Decided: May 29, 1964.
THE TOWN OF BLOOMFIELD, A MUNICIPAL CORPORATION OF THE STATE OF NEW JERSEY, APPELLANT,
DIVISION OF TAX APPEALS IN THE DEPARTMENT OF THE TREASURY OF THE STATE OF NEW JERSEY, HOWARD D. JOHNSON COMPANY AND HOWARD JOHNSON, INC. OF NEW JERSEY, RESPONDENTS
Conford, Freund and Sullivan. The opinion of the court was delivered by Freund, J.A.D.
[84 NJSuper Page 20]
The basic question involved on this appeal is whether a local taxing district is justified, under the purported authority of N.J.S.A. 54:4-2.3, in levying a real estate tax against a restaurant located on the Garden State Parkway. The statute reads:
"When real estate exempt from taxation is leased to another whose property is not exempt, and the leasing of which does not make the real estate taxable, the leasehold estate and the appurtenances shall be listed as the property of the lessee thereof, or his assignee, and assessed as real estate."
The property in question involves approximately one and one-half acres of ground, on which is located a Howard Johnson restaurant building and two parking areas. The point of controversy arises from the fact that access to the restaurant may be had via an improved roadway which connects the second parking area (located to the rear of the restaurant) with Broad Street, Bloomfield. This parking area is set off from the regular parking lot by barriers, so that local Bloomfield
[84 NJSuper Page 21]
traffic may not enter upon the Parkway proper. There can be no doubt that Howard Johnson induces the local population to patronize these restaurant facilities. The parties have stipulated that the business so derived "is substantial and perhaps in the neighborhood of 35 per cent of the total business."
Respondent Division of Tax Appeals determined that Howard Johnson's non-Parkway business was incidental to its primary public use and, relying upon the Supreme Court's opinion in Borough of Moonachie v. Port of N.Y. Authority , 38 N.J. 414, 426-27 (1962), cancelled an assessment of $91,100 ($18,700 on the land and $72,400 on improvements) levied by appellant Town of Bloomfield against Howard Johnson, Inc., for the year 1961. The assessment on the restaurant by the assessor of Bloomfield is purported to have been made under the authority of N.J.S.A. 54:4-2.3.
We need not discuss the scope and effect of N.J.S.A. 54:4-2.3 in relation to a problem of this nature in view of the Supreme Court's decision in Walter Reade, Inc. v. Dennis Tp. , 36 N.J. 435, 439-41 (1962), holding that a facility of the kind here involved is entitled to exemption under the statute creating the New Jersey Highway Authority, N.J.S.A. 27:12B-1 et seq. , and that the statutory purpose of exemption for such facilities cannot be avoided by use of N.J.S.A. 54:4-2.3. This ruling binds us unless the result is to differ because of the circumstance that this restaurant facility is not totally devoted to Parkway traffic, but receives 35% of its revenue from local, non-Parkway uses. We conclude that the scope and rationale of the Reade decision would not permit a variance from the result there reached on the basis of the special facts in this case. So far as the record before us indicates, the facility continues to be used for all of the intended statutory purposes as fully and unqualifiedly as though no local traffic were admitted to the building. There is nothing in the record which would indicate that the building or the land on which it stands would be any smaller, or the activity more restricted in scope, if non-Parkway patronage were excluded from the restaurant.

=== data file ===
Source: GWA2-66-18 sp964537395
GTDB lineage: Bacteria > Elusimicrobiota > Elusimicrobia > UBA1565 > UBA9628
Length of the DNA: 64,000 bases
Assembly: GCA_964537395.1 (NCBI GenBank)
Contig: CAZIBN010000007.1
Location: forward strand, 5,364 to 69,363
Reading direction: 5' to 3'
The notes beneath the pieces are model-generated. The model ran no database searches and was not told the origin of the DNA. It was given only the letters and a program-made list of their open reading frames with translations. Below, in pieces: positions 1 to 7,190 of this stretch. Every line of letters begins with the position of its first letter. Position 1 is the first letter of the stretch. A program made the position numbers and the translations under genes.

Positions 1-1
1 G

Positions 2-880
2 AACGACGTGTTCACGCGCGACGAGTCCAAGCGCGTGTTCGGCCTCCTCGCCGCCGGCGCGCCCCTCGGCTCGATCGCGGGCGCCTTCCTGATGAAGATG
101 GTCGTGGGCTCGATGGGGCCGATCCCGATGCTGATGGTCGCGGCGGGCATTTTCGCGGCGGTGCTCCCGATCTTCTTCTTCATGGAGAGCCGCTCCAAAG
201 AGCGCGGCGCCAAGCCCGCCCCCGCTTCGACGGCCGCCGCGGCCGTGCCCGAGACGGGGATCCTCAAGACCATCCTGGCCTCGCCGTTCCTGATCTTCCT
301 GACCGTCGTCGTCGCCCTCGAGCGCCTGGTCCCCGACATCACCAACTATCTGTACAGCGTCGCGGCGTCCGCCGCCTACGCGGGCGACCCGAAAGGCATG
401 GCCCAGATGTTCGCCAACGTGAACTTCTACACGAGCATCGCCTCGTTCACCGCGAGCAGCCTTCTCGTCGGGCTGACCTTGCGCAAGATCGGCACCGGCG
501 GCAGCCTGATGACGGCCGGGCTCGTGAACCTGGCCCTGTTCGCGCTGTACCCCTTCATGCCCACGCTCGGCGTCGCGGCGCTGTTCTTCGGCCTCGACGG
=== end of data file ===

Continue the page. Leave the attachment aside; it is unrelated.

[84 NJSuper Page 22]
It is clear that we are not here confronted with a situation such as that involved in N.J. Turnpike Authority v. Washington Tp. , 16 N.J. 38 (1954). There the Authority was denied tax exemption as to three tracts of land totalling 202 acres which manifestly were not being used for Turnpike purposes. Indeed, it was conceded that the Turnpike Authority intended to dispose of the property as soon as it conveniently could. In the instant case there is no proof of that nature regarding either the site of the restaurant proper or lands contiguous thereto which Bloomfield claims in this appeal are excess and not needed for Parkway purposes. The forum for development of facts bearing upon such a contention is the trial tribunal, here the Division of Tax Appeals, and apparently no evidence on the subject was submitted there.